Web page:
D-Pad Studio is not known for rushing its work. Its second game, 2016’s Owlboy, took the team ten years to make. It was restarted multiple times due to studio concerns about fan expectations in the wake of a new renaissance for Metroidvanias, various life events, and director Simon Stafsnes Andersen’s acknowledged struggles with depression. And now, D-Pad is on the cusp of releasing a game that’s taken them even longer to complete: Vikings on Trampolines, which has been in the works for 20 years.
Speaking to IGN at Gamescom, creator Jo-Remi Madsen says that their bouncing battler was conceived when he was about 14 years old, playing games like Mario Kart and Super Smash Bros. with his sister. “She would always give up,” Madsen says, because even though she understood how to play, she couldn’t figure out the controller and found his explanations of how it worked boring. So he began working on a game that only used the joystick to play: a core concept that Vikings on Trampolines still rests upon in 2022.
So how did the vikings end up on trampolines? When Madsen programmed the earliest version of the game, he didn’t know how to make characters walk yet. But he could make them jump. “I’m not an animator,” he says, “so if I just make them bounce, I don’t have to animate anything.”
Madsen’s prototype served its purpose, and for about ten years, Vikings on Trampolines was largely forgotten. But when he partnered with Andersen at D-Pad Studio, Madsen shook off the cobwebs and showed it off to his new business partner. Andersen loved it. The team made a new prototype of the concept that turned it into a Smash-like brawler, and that prototype won the first-ever Nordic Games Indie Sensation Award at the Nordic Game Awards in 2011. A promising start for a new indie game studio.
And…then it went back into the vault again. D-Pad Studios was initially focused on Owlboy, which ended up taking much longer than any of them thought it would. So for almost another decade, Vikings on Trampolines lay forgotten again until Owlboy was complete, at which point D-Pad was able to shake off the dust and take one more crack at it.
But Vikings on Trampolines’ hurdles were not yet all cleared. The version that we’re seeing now in 2022 was first intended as a competitive couch game, where the titular vikings bounce around stages on trampolines and try to knock each other off the trampolines onto the ground. But not long after D-Pad started work on Vikings, the COVID-19 pandemic hit, dampening hopes that such a game would be successful.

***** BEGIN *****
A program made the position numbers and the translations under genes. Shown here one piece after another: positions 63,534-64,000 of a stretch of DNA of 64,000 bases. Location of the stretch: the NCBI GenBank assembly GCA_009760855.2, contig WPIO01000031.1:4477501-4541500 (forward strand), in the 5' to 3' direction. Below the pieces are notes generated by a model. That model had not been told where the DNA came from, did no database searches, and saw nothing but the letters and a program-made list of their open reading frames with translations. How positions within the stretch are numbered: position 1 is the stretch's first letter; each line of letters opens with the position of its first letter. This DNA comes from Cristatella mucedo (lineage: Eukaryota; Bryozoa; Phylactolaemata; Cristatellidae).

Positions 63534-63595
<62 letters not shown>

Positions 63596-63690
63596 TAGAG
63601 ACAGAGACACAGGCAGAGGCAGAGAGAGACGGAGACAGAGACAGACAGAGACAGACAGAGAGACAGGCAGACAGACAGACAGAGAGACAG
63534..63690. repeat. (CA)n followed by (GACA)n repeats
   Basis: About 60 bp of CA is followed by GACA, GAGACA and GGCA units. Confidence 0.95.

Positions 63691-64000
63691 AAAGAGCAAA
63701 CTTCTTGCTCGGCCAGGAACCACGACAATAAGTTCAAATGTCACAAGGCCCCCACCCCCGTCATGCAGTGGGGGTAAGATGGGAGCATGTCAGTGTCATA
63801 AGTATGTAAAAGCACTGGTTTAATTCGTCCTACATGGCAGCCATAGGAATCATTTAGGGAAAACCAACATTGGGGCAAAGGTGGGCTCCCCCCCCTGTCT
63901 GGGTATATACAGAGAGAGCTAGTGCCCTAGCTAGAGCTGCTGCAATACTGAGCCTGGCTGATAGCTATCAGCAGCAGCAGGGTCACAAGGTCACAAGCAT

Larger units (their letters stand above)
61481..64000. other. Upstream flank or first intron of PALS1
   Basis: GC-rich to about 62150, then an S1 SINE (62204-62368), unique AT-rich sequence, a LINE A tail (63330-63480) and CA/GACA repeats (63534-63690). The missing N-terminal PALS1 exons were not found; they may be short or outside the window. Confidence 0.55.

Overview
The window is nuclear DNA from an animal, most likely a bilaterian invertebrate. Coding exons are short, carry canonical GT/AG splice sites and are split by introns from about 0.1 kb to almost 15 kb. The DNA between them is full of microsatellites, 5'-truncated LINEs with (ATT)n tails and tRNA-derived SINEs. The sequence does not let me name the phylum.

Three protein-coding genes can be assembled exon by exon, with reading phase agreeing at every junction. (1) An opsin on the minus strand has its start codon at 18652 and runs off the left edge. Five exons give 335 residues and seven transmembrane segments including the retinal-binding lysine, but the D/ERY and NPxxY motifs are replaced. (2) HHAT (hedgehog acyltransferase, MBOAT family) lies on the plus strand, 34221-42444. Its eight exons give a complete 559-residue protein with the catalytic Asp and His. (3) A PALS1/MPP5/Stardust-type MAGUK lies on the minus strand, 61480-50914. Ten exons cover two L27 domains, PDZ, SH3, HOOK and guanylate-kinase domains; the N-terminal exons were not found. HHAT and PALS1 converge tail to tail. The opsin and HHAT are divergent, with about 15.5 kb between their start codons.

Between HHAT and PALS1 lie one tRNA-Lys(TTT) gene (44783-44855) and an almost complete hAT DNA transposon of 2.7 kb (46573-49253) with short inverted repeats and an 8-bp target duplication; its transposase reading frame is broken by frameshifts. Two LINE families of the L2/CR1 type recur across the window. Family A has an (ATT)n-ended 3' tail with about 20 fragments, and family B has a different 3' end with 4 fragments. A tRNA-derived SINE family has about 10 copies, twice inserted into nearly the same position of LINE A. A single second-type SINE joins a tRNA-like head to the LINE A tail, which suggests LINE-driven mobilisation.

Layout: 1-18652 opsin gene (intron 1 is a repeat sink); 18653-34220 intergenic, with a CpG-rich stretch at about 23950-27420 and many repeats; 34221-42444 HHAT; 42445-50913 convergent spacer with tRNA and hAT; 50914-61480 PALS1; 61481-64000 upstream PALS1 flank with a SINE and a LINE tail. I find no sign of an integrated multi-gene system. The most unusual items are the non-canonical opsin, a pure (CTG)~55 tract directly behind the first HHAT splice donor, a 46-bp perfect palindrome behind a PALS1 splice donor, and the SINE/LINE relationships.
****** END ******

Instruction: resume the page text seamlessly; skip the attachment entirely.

Vikings on Trampolines Animated GIFs
So D-Pad pivoted again. The competitive mode stayed at the core of Vikings on Trampolines, but the team iterated on the idea to flesh out a full adventure mode, complete with a story, villains, minigames, and boss battles. And this, then, is the Vikings on Trampolines that we saw this week at Gamescom: a 20-year saga at last nearing its conclusion, though it’s still waiting on a formal release date.
And yes, you can still play it with one hand. Andersen quips that the one-handed setup is perfect for parties “so you can drink beer” with your other hand while you play, and Madsen confirms the team has had people who were “very inebriated” beat them at the game before. But more importantly, they continue, what initially began as a gameplay novelty turned into a way to make Vikings on Trampolines available to many people who may otherwise struggle to play a couch competitive game like this. Because it only requires use of one joystick, it’s easier to play for those who struggle to hit lots of buttons, or people who may be unfamiliar with games and don’t want to deal with complex controls – perfect, in fact, to play with a less-experienced sibling like Madsen did all those years ago.
We got a hands-on preview of Vikings on Trampolines at Gamescom 2022, calling it “a blast in the right environment” that “shines brightest in multiplayer,” though the adventure mode has plenty of promise too. You can catch more Vikings on Trampolines and everything else we’re checking out at Gamescom in our roundup and ongoing live show.
Rebekah Valentine is a news reporter for IGN. You can find her on Twitter @duckvalentine.